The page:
Anxiety/Worry, awareness, Faith/Spirituality, Trust

I’ve hit the wall! (…or is it hitting me?)

I am writing today because I need it. Badly. In Runner’s Speak, I have “hit the wall”. For a runner, that means they have been running for a lengthy period of time and have depleted their glycogen levels and feel like they are potentially going to keel over or “bonk out” (I learned that phrase just this morning while googling “hitting the wall”). In Heather terms, the phrases still apply. Don’t get excited, I haven’t been running again or anything (been there done that). But I feel like I started a few life “races” and was plugging away nicely until the past couple of weeks. I have lost my breath, my energy, and my sight for why I started the races in the first place.

In the beginning, I was excited and hopeful and experiencing just enough success to continue with a smile and a skip in my step, but this past week I started to feel a heaviness coming over me as a result of doing a lot of “footwork” with no results in sight. I am struggling to continue picking up my feet and continuing to do the “footwork” necessary to finish the marathon.

Do you ever feel that way? Please tell me you do, and I’ll just go ahead and apologize now for wishing that on you. It’s just that I have also been convincing myself that no one else has this problem and that makes the discouragement feel that much deeper.

I was reminded the other day of a blog I wrote on “waiting” (https://heathercarterwrites.com/2015/05/07/waiting/ ). I used to wait on blood work and test results and the green light to go back in the hospital for Chemo. One would think that I would be a little more grateful and patient with anything else I have to wait for ever again. But alas, I have to operate in the “today”, and today I am waiting for other things. Luckily they are much less daunting than life or literal death, but I guess my mind has moved on from that possibility.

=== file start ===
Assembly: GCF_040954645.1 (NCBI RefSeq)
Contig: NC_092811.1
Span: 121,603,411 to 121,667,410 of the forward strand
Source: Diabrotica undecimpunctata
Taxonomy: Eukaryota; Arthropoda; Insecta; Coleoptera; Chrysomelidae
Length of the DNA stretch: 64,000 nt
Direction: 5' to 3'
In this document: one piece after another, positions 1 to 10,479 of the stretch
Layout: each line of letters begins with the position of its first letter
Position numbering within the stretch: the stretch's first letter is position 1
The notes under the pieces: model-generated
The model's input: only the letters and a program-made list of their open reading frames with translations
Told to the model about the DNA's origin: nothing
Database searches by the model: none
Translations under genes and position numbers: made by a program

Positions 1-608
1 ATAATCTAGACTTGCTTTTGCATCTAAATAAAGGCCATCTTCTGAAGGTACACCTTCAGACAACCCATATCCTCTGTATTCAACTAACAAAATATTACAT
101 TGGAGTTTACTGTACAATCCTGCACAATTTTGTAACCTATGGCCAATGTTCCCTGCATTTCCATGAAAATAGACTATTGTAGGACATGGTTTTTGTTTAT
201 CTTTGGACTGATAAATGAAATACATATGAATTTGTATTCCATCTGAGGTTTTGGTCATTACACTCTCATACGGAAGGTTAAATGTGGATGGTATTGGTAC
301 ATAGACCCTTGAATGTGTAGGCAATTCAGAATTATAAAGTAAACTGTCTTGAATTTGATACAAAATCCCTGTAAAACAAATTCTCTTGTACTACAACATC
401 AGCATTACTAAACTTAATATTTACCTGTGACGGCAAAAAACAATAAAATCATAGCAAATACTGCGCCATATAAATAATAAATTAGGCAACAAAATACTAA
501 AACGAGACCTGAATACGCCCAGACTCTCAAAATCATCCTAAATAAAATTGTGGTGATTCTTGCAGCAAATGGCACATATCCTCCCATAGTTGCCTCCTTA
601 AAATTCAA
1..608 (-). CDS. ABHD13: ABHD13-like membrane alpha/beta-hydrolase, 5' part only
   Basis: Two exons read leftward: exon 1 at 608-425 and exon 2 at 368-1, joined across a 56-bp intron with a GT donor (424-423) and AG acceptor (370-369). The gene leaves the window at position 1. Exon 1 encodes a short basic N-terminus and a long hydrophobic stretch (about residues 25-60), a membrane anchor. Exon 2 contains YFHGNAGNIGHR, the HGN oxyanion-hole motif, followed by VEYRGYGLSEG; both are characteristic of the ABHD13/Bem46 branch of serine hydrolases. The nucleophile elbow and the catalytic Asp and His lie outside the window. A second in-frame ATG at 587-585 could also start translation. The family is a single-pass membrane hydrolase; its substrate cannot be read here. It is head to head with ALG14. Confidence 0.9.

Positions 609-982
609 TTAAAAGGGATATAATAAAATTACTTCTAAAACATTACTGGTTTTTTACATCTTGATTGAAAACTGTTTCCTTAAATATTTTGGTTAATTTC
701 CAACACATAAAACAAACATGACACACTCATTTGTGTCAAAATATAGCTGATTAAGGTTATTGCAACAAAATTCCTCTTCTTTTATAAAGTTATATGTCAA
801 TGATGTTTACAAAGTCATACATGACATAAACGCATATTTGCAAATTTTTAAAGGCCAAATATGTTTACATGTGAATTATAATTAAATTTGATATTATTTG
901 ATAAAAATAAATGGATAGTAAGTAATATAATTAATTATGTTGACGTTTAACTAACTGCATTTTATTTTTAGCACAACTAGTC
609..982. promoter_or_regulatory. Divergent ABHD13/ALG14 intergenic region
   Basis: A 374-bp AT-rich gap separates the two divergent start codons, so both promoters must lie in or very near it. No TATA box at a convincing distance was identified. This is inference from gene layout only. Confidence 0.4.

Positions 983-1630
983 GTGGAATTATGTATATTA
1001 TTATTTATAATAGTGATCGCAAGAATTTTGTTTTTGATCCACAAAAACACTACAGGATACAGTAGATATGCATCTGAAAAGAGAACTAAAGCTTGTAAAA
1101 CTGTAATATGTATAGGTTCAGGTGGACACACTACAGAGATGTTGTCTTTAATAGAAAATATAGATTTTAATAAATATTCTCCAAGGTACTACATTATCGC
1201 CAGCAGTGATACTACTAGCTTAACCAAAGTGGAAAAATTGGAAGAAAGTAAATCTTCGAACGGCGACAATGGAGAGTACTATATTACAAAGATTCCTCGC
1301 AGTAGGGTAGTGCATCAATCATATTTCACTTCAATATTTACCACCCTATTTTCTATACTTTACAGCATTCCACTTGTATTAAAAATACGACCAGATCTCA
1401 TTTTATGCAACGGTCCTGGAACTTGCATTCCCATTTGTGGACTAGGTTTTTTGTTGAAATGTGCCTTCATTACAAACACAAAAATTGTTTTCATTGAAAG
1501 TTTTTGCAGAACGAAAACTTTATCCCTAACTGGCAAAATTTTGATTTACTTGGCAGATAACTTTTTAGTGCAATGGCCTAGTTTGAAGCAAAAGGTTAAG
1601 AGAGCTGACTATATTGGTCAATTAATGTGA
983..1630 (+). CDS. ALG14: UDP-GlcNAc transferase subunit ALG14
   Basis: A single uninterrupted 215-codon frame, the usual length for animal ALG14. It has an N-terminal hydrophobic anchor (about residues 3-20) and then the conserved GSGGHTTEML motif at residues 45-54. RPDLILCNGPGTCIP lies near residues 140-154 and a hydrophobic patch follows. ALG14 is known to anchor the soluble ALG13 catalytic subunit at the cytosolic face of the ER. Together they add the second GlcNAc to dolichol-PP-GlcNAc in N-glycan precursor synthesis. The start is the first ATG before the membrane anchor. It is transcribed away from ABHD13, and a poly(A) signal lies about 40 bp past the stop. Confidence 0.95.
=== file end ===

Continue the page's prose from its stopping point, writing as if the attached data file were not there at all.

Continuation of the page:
I am writing today to remind myself of what I already know. That’s usually how it works for me. What I already know, is that life is not about the end results, it’s what happens in that space between that equal “living”. The end result may or may not manifest itself, at least in the ways we predict or hope for. I may work like a boss at my job and never sell another house. I may meet with dozens of people to promote my book or secure a speaking engagement or draw people to my site with results I may never see or know about. I may pray numerous prayers for people I love and yet continue to live in that mysterious unknown about the answers one way or another. If I forget this and start living as if God or people owe me recompense for all my efforts, I end up where I am today; frustrated, tired, and frankly, mad. Mad that my equation isn’t working.